By David Kligman
SAN JOAQUIN COUNTY — In a clearing surrounded by walnut trees, an enormous rig drills deep into the earth.
The 120-foot-tall rig isn’t digging for oil. It’s testing the soil a mile deep for what could be a major energy breakthrough for PG&E.
The utility is overseeing a project to see whether compressed air could be stored underground in depleted natural gas reservoirs. Air would be pumped underground when demand for electricity is low. The air would be stored and then released through an industrial gas turbine to create electricity when demand is high.
According to the National Renewable Energy Lab, the technology needs less gas to produce power because it uses air that has already been compressed.
Energy used only by two other utilities
It’s a form of clean, renewable energy that only two other utilities in the world use — one in Alabama, the other in Germany. Mike Medeiros, PG&Es manager of renewable energy development, calls compressed air energy a “green enabler” because it would allow the utility to store wind and solar energy.
“We have a lot of wind and wind can blow quite a bit at night in California,” Medeiros said. “And obviously loads aren’t very high at nighttime. So what we would do is use that excess wind energy to run these compressors, store the air underground and then when the peak loads hit — afternoon, late evening when people start getting home — we would take that air that was generated from the excess wind energy and generate electricity for when it matches peak loads we have at that point in time.”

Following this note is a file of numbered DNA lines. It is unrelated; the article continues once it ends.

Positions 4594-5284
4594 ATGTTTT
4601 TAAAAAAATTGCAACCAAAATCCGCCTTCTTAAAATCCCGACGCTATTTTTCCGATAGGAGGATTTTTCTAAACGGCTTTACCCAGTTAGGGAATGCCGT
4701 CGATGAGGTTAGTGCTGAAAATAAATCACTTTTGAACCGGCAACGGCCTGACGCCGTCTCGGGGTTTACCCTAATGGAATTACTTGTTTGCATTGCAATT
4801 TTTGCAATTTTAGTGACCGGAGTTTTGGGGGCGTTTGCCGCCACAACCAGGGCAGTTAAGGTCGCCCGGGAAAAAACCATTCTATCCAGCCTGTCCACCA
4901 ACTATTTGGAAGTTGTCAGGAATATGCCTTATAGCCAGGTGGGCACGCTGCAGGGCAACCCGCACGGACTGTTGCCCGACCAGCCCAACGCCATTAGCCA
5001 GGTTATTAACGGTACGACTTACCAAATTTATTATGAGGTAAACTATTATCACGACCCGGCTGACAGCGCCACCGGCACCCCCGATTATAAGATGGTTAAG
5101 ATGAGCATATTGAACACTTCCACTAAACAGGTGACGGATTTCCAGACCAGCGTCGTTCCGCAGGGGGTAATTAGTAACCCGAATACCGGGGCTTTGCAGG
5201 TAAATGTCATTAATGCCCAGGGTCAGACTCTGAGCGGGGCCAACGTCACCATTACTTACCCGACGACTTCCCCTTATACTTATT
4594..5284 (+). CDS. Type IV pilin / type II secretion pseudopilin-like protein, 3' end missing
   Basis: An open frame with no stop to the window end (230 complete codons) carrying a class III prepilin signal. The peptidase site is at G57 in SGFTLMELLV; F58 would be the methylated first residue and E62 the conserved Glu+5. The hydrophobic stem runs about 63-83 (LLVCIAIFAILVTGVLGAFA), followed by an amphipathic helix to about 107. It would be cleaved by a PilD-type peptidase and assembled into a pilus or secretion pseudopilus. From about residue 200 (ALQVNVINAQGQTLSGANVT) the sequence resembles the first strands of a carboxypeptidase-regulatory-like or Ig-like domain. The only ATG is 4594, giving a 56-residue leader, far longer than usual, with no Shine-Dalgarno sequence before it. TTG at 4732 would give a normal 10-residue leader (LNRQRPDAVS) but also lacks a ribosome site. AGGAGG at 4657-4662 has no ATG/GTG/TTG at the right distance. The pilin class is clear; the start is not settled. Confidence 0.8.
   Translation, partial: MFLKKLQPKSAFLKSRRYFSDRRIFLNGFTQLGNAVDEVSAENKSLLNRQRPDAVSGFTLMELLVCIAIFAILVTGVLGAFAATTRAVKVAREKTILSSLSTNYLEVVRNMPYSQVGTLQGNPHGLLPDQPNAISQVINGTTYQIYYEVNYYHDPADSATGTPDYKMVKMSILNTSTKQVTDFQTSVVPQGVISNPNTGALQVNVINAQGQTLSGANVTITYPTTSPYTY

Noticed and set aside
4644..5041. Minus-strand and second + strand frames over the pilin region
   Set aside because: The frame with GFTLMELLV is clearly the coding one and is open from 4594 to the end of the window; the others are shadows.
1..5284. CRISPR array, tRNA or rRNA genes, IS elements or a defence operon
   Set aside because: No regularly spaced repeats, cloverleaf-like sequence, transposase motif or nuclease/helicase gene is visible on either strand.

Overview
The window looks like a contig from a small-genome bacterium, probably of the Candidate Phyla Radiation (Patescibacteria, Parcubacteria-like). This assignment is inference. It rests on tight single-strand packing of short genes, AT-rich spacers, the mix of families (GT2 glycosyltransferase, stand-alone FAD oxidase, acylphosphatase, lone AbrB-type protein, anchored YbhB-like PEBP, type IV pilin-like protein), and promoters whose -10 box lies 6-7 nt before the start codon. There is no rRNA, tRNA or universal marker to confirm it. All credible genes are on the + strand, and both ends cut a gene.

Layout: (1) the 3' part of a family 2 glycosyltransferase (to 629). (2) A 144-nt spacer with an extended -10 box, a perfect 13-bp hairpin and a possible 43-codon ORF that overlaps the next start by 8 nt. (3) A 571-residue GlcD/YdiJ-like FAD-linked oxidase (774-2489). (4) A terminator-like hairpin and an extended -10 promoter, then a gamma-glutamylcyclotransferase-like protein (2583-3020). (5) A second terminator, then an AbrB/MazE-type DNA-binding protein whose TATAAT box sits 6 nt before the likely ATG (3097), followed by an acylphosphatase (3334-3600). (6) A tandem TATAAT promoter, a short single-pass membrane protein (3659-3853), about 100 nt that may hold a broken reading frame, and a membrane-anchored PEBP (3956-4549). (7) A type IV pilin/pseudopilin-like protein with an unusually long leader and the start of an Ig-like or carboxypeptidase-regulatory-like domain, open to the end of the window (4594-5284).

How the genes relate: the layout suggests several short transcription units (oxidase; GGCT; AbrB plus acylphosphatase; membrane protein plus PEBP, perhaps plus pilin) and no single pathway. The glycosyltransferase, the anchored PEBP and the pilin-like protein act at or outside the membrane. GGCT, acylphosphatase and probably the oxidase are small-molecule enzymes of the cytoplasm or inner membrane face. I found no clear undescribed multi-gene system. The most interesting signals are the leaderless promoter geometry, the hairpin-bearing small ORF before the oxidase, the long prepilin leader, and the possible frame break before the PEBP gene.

Over three weeks, a team of engineers and geologists is studying 30-foot sections of porous rock formations encased in a steel tube brought up from the ground.
What’s really driving this technology is California’s aggressive goal that a third of all energy provided by utilities must be renewable by 2020.
“Unfortunately, renewable energy sources are intermittent,” Medeiros said. “Solar only when the sun is shining. Wind only when the wind is generating. And then it’s not necessarily at the times of day when we need it most to meet our demands.”
Similar to PG&E’s Helms facility
The project would be similar to the Helms Pumped Storage facility in Fresno County, which pumps water during off-peak hours and generates energy during peak hours.
The first order for PG&E is doing all its research to prove the technology will work.
“I think the big questions will be cost,” Medeiros said. “What’s it going to cost? We think it can be competitive with other resources today that provide the same types of services. But you want to be able to answer all of those technical questions because there’s going to be somebody else that may develop this project and they’re going to say, ‘OK. I’m interested but have you answered the technical questions that are going to allow me to take the risk to develop this project and allow somebody to lend me the money to construct it.”
After drilling was completed at the site, samples were gathered at a new location a few miles away. The drilling was completed last week and the samples — tubes of the earth cut into pieces — were sent in a refrigerated truck to a lab in Kern County for more analysis.
While this new energy looks promising, it’s a project years in the making. The initial phase to analyze the feasibility of compressed air from three sites will be completed in 2015. And if the project does move forward, a 300 megawatt plant could be in operation in eight years.
Email David Kligman at David.Kligman@pge.com.